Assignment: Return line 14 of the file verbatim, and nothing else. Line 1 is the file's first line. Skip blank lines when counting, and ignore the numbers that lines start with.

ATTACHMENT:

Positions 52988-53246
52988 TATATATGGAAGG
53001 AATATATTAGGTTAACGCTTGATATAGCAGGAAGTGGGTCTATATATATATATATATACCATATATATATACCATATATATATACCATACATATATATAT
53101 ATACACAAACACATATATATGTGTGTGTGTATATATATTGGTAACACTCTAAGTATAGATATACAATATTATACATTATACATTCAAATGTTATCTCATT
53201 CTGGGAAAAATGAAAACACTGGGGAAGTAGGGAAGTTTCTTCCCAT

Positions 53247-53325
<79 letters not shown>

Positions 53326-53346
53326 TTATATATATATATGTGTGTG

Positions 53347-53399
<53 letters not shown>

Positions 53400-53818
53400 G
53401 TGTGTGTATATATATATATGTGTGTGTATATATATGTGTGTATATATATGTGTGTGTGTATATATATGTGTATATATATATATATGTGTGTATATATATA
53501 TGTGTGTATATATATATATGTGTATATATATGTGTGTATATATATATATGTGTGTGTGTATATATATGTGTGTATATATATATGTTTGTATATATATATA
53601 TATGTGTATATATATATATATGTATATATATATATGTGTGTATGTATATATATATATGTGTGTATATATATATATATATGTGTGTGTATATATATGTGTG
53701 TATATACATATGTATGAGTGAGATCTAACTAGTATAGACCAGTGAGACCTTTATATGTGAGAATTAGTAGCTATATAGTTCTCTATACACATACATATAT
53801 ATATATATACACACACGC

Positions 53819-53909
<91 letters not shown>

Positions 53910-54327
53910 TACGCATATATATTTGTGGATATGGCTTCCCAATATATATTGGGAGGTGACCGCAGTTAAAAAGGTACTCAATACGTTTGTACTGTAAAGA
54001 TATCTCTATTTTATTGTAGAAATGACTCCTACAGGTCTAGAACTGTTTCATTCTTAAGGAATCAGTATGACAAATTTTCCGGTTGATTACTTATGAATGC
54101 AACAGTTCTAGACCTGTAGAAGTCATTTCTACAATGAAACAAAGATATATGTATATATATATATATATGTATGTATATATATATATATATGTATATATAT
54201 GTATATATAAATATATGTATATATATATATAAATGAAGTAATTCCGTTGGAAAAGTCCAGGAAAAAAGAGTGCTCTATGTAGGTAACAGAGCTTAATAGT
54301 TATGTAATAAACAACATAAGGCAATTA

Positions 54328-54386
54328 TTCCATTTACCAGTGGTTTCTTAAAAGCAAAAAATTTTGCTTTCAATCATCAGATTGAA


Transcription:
53401 TGTGTGTATATATATATATGTGTGTGTATATATATGTGTGTATATATATGTGTGTGTGTATATATATGTGTATATATATATATATGTGTGTATATATATA